Federal lawsuit allege discrimination

Two Richfield mothers filed a federal civil rights lawsuit against Richfield Public Schools, alleging that the district imposed discriminatory disciplinary practices […]

Richfield High School

Two Richfield mothers filed a federal civil rights lawsuit against Richfield Public Schools, alleging that the district imposed discriminatory disciplinary practices against their children after gunshots were fired at a homecoming game last year. 

Although the three Richfield High School students were not involved in the shooting, court documents stated, administrators suspended them, subjected them to daily searches, banned them from extracurricular activities, and required them to have an escort in order to move throughout the school. 

The lawsuit was filed by Leah Harris and her twin sons, who are African American and Asian American, and Tara Behl and her son, who has a disability. The district and several administrators in Richfield Public Schools are named as defendants in the case. 

The boys found various restrictions humiliating and confusing, said attorney Margaret O’Sullivan Kane, who is representing both families in the lawsuit. 

Richfield Public Schools declined to comment, citing the open litigation. 

According to the lawsuit: All three students were attending the Richfield High School homecoming football game on September 23, 2022 when a shooting took place nearby. Two people were injured. None of the students in the lawsuit were involved in the shooting, but Richfield Public Schools suspended each of them for three days.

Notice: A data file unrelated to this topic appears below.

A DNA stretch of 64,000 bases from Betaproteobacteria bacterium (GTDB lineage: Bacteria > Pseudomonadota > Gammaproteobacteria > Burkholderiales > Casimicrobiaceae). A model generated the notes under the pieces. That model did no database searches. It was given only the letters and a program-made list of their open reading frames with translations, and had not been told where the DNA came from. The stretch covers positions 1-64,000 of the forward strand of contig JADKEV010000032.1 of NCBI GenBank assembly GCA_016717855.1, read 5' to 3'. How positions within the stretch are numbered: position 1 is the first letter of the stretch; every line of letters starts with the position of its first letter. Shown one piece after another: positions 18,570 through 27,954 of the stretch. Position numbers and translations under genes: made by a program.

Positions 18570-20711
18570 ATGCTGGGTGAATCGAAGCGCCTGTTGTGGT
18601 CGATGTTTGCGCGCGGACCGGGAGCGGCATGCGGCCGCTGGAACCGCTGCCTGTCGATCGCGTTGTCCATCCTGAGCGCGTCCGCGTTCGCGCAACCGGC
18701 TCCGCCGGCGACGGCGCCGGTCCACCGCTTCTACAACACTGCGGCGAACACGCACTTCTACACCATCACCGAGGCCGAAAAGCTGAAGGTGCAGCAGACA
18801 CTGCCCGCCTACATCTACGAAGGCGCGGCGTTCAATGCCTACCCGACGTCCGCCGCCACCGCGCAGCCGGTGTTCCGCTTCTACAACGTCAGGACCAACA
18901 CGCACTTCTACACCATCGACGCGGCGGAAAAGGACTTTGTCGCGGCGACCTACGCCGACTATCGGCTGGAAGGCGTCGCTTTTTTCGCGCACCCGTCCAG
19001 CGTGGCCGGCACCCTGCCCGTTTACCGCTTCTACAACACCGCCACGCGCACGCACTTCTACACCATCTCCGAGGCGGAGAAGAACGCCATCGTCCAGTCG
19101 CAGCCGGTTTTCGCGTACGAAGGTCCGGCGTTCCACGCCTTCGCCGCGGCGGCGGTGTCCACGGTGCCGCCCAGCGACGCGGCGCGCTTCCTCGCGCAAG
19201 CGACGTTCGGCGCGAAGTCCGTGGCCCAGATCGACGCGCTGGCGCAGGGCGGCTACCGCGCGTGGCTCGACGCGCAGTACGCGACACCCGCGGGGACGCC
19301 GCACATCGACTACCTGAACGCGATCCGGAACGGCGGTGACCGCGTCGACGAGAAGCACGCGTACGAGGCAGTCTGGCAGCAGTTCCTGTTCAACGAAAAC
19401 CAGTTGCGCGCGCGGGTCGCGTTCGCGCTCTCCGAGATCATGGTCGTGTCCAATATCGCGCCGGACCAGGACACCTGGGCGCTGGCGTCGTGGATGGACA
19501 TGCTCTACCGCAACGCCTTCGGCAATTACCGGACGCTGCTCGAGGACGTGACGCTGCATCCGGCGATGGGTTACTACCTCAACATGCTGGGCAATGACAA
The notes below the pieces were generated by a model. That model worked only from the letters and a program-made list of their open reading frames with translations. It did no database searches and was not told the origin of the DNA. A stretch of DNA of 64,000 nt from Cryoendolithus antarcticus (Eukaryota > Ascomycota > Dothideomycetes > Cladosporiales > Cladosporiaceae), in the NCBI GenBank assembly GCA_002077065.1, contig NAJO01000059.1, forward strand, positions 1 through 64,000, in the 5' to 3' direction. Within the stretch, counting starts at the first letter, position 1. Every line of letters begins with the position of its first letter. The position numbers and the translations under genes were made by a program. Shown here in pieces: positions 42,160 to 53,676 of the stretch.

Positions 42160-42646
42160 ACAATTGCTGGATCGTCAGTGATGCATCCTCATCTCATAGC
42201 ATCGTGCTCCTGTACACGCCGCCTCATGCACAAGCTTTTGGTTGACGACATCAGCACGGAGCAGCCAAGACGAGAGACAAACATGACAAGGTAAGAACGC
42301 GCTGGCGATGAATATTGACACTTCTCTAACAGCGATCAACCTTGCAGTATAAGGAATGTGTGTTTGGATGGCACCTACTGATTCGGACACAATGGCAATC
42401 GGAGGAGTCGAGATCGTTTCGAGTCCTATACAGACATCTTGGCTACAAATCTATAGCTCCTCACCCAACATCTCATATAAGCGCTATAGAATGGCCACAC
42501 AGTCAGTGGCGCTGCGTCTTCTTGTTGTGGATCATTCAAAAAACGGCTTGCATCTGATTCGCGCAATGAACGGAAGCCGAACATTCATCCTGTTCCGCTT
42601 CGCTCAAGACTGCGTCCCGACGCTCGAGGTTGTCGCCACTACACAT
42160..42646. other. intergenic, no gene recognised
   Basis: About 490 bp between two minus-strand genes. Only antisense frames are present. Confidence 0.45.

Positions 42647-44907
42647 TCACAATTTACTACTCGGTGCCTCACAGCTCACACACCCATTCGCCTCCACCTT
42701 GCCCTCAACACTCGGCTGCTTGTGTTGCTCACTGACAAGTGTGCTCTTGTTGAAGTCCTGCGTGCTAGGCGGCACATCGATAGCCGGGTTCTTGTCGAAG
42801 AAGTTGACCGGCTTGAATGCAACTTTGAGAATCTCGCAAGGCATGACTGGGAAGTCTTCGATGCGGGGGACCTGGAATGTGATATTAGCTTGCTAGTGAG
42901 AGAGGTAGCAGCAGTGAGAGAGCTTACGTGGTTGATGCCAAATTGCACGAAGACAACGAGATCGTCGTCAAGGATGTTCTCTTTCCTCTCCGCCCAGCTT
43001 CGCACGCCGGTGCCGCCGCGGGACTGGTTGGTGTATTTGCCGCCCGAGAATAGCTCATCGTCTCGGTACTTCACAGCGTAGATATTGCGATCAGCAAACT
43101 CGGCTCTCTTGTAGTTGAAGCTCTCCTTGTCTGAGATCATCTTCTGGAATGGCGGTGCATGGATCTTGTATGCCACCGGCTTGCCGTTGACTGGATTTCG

Richfield High School administrators also confiscated the students’ phones daily, and prohibited them from participating in extracurricular activities, including athletics and prom, according to the lawsuit. Outside of passing time, lunch, and recess, the three teenagers could only go to the bathroom if they had an adult escorting them. 

The lawsuit also alleges that Richfield High School administrators attempted to require the students’ parents to enroll their children at Richfield’s alternative high school for at-risk youth, South Education Center Academy (SECA). 

“Richfield has a pattern and practice of disproportionately removing minority and disabled students to SECA for minor behavior infractions whereas Caucasian and non-disabled students are not referred to SECA for similar infractions,” the lawsuit stated. 

(Source: Sahan Journal) 

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